I was scrolling through my personal blog recently, because I like reading what I wrote while Ben was still alive. Re-reading my words allows me to remember certain days with clarity. For a moment I can close my eyes and feel myself back in my real life when Ben was alive. And even though those days were terrible for him (pain, chemo, radiation, more pain), the saddest day with Ben in my life was still better than any one day could ever be without him.
Towards the end of summer in 2015 I was getting desperate. I knew that it was only a matter of time before Ben died, but he made it clear that type of thinking / talking was off limits. That meant we didn't get to discuss anything about what life would look like without him. I didn't get to tell him that we would remember him, and honour him, and talk about him. I didn't get to tell him that he would always be my number 1, and that I would miss him every single second for the rest of my life. I didn't get to tell him that my heart would break and would never fully heal, that scars would remain that would remind me constantly of a life I would no longer have.
So I wrote him this love letter, in a way that we would normally banter back and forth. In a way I hoped wouldn't scare him. In a way I hoped would let him know the depth of my love and how deeply I would miss his presence when he was gone.Read more
The day began with tears. Its brutally unfair were my thoughts. He should be here! Where is he?
My stomach in tight knots I felt physically ill. He would have been 30.
The day was spent with family. Reminiscing and sharing stories. Keeping busy, we laughed, we ate, and we supported each other. Sending balloons up into the clouds the physically sick feeling returned and I choked swallowing my tears.
I thought that once the day I dreaded was over, the mood I had felt intensely the past week would lift. I was wrong. The following day was worse. Maybe it was the shock and disbelief wearing off, the lack of distractions the denial I sometimes live in.
Denial that was taken away in an instant with the sound of his voice. “Close your eyes and listen” Unexpectedly and unprepared I leaned into the mobile phone being held to my ear. I closed my eyes and listened in wonder.Read more
This is my life now, living with grief is a daily battle. It never ends, we just try to adapt to life with grief. Last week I was filled with a new found strength. I used this strength to put more effort into my job and was proud that I felt as though I was finally escaping the fog. That was until I was pulled into a meeting at the end of what I thought had been a productive week for me. And the words from my employer’s mouth were basically that they can see I am only functioning at about 30% and I need to give them more.
I knew this already, I feel bad about my performance at work and I am the first to admit I’m not all there. Will I ever be again?Read more
This week I have been filled with and unexpected strength, I have still cried almost every day but I feel strong within myself for the first time in a long time. I’ve struggled with insomnia since December. Generally waking two or three times a night. It probably doesn’t help that I don’t usually go to be till around 11 and with continuous broken sleep I still somehow cannot sleep in past 6.30am.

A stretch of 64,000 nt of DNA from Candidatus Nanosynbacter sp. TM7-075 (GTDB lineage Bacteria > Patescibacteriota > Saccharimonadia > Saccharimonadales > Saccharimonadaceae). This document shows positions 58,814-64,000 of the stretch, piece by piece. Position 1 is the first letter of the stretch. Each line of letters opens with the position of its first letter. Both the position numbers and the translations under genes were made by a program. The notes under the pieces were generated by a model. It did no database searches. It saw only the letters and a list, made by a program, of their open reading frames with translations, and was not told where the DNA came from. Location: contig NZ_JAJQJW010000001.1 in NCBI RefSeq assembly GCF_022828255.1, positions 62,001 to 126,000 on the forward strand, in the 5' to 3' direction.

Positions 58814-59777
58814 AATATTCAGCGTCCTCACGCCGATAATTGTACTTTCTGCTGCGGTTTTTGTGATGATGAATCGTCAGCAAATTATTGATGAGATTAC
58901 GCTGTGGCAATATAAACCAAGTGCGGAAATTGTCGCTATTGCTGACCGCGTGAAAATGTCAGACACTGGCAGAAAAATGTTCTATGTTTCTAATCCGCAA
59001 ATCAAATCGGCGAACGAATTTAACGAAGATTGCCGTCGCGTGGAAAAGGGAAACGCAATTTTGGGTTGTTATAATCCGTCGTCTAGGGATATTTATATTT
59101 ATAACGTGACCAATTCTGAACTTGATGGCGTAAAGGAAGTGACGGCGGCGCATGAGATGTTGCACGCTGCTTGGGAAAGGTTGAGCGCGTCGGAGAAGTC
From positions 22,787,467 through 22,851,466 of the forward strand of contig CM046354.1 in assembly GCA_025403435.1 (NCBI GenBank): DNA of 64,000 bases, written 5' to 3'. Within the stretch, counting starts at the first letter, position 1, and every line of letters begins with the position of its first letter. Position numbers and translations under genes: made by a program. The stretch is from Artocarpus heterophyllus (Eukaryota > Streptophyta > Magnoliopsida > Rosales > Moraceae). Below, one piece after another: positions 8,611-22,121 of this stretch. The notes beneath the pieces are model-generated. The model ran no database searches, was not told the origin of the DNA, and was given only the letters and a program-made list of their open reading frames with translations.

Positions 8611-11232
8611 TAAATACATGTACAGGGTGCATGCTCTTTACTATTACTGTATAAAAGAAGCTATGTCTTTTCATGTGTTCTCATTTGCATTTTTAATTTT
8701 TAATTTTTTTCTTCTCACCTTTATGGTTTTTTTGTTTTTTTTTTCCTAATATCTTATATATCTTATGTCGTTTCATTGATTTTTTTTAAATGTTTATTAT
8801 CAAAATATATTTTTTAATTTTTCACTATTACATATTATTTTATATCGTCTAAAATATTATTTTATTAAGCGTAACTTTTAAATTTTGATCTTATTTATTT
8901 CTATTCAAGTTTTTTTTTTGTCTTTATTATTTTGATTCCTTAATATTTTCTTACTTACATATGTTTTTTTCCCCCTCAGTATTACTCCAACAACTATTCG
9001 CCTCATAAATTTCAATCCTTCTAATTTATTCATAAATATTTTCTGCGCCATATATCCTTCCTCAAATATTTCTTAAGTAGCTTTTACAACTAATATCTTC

The other morning I woke after only four hours sleep, I made myself a coffee and walked outside to gather my thoughts. At first sight I noticed light filled rain drops resting on leaves and with that I was taken back to last year. To the memories of falling asleep with John on hot rainy nights and waking in his arms to vibrant sunny mornings.
With that, I thought to myself there are times in life now that it rains and it pours. Storm clouds roll in and it feels as though they are here to stay. However we weather it out and sunlight inevitably breaks through the dark clouds leaving behind beautiful drops of dew.Read more
Over the weekend I attended John’s son’s swimming lesson. He jumped off the diving board for the first time. Every first brings with it pride for my children along with the inevitable thought, John is missing out or we are missing out on experiencing this first with him. Whichever way you look at it, it’s unfair that he is not here.
I left the swimming lesson in a fog of sadness that I couldn’t share this first with John. Lost in my thoughts I began to reverse the car without paying complete attention. I had to brake suddenly when I realised I was going to reverse into a car that was about to drive past behind me. I stopped about half way out of my car park, leaving quite some distance still between myself and the other vehicle. However the lady in the other car was cross at my vague driving skills, she threw her hands up over the steering wheel and proceeded to yell profanities out the window.
Rebecca’s post here a month or two ago sent my mind wandering into yet another metaphor…again I will apologize in advance for my perhaps overuse of this device. It just seems to be one of the ways I deal with the grief; it’s how my mind works, trying to find a way to make sense of it all.